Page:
WSJ – Facebook sharing IDs with Apps

Back in December I posted about Facebook’s weak attempt to prevent third party applications like Farmville and other online games from sharing personal information.  Here is what I wrote then:

“Blocked Applications

You have blocked the following applications. This means they cannot access any information about you or contact you. They may still appear on your friends’ profiles. This option is available from the Requests page. If you want to remove the block for any of these applications, click remove.”

What does “they” mean?  That the application I blocked will still be associated with me on my friends page?  Doesn’t that mean that this information is still publicly available?”

Walls Street Journal Uncovers Similar Problem Today:

“Many of the most popular applications, or “apps,” on the social-networking site Facebook Inc. have been transmitting identifying information—in effect, providing access to people’s names and, in some cases, their friends’ names—to dozens of advertising and Internet tracking companies, a Wall Street Journal investigation has found.”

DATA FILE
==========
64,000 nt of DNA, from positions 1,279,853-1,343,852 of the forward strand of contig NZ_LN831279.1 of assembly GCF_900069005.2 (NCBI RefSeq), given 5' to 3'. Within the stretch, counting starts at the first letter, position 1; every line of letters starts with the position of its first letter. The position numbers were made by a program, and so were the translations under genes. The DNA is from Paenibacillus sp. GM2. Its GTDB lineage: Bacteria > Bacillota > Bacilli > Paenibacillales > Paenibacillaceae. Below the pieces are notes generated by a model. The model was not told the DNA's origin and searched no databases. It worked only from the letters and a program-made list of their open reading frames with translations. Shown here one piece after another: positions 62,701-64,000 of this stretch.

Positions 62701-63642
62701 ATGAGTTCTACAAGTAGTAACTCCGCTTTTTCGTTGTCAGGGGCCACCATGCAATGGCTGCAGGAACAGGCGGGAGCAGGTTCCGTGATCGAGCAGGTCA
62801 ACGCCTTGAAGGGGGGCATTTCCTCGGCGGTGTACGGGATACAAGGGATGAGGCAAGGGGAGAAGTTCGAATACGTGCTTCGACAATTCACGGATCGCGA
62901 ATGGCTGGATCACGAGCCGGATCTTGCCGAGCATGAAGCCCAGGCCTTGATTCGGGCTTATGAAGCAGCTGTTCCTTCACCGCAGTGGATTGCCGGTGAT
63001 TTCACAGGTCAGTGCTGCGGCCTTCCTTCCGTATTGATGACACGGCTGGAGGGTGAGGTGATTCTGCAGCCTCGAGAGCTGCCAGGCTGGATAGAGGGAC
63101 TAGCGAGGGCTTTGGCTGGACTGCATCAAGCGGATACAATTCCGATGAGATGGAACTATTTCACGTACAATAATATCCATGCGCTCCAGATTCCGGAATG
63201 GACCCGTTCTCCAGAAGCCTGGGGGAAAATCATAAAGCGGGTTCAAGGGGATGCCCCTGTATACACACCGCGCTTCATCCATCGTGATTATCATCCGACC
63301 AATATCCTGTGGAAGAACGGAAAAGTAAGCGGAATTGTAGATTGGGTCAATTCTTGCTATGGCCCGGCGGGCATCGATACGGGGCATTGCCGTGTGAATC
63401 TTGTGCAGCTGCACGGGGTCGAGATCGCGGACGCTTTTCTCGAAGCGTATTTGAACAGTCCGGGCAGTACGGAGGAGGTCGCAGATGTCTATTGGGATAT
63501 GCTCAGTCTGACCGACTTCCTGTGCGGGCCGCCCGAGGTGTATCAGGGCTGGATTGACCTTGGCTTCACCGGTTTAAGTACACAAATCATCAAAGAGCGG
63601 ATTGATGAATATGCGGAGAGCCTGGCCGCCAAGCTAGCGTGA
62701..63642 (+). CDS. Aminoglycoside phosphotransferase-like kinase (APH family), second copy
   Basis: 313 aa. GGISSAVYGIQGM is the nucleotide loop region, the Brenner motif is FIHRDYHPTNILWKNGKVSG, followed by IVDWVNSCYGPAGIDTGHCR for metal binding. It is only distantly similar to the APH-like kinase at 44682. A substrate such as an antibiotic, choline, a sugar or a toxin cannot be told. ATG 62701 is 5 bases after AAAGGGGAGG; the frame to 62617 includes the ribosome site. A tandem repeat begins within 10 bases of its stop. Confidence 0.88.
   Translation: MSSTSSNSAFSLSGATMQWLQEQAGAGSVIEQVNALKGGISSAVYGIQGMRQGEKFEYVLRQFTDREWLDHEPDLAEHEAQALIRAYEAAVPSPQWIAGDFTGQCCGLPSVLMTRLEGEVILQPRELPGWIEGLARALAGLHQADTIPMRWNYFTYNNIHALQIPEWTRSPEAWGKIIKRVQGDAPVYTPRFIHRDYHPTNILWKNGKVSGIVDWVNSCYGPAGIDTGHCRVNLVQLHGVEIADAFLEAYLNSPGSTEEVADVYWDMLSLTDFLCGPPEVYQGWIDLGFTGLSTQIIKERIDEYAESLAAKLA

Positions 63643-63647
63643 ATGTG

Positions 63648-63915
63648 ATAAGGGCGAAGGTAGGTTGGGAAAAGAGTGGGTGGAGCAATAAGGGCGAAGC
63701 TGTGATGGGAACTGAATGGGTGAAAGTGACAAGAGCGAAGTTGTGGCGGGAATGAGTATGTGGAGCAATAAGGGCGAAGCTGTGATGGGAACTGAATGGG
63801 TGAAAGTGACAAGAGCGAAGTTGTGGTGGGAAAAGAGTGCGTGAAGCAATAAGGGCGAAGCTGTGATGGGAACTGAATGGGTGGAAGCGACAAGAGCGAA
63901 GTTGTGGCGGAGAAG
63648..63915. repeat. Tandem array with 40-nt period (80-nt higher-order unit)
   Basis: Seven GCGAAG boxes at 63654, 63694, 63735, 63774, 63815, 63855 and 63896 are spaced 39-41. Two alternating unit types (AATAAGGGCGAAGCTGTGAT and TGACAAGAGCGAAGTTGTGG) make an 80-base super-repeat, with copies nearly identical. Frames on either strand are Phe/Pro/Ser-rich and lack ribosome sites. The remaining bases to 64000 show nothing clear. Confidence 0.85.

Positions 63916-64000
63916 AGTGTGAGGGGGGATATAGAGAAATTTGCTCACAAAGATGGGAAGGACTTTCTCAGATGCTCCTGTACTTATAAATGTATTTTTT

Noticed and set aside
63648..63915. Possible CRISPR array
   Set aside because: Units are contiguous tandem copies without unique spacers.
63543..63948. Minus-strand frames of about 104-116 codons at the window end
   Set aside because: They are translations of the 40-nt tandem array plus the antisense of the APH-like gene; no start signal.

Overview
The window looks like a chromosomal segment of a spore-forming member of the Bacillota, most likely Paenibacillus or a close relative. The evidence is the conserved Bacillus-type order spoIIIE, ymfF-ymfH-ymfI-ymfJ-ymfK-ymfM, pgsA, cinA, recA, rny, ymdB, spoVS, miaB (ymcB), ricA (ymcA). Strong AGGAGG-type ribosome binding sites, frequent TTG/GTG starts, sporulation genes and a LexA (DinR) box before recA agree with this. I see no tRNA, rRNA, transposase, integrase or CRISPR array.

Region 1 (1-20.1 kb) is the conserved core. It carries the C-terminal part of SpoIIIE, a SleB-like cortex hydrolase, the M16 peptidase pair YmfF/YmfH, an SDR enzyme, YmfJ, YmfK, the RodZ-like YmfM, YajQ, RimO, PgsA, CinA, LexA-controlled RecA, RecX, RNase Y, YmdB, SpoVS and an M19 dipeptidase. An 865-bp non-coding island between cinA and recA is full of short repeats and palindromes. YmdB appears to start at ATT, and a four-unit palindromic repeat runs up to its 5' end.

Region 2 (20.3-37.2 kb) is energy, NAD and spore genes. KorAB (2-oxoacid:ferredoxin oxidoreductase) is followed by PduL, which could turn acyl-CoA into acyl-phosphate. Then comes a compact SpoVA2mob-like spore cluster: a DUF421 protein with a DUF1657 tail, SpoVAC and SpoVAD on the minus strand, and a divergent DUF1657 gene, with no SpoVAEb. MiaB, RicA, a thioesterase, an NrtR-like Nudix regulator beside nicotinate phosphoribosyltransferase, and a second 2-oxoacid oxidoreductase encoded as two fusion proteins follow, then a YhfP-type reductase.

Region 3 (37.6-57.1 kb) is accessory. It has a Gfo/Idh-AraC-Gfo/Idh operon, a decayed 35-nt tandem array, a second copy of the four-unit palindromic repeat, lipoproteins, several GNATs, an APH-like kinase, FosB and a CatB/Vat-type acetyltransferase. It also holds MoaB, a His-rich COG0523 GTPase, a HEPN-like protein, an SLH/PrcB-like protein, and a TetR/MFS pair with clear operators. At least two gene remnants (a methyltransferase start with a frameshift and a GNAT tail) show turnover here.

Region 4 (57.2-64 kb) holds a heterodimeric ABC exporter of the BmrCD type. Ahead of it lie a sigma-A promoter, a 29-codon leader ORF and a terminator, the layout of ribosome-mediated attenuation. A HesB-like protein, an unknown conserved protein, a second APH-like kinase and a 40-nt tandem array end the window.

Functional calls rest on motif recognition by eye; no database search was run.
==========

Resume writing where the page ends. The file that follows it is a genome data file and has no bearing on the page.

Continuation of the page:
Breach Risk?

The companies who receive this “identifying information” claim that they don’t store or share this information with third parties.  Even if that’s  true, how easy is it for data mining companies to gather this information independently?  Can Facebook guarantee that it’s transmitting this information in a completey secure fashion?

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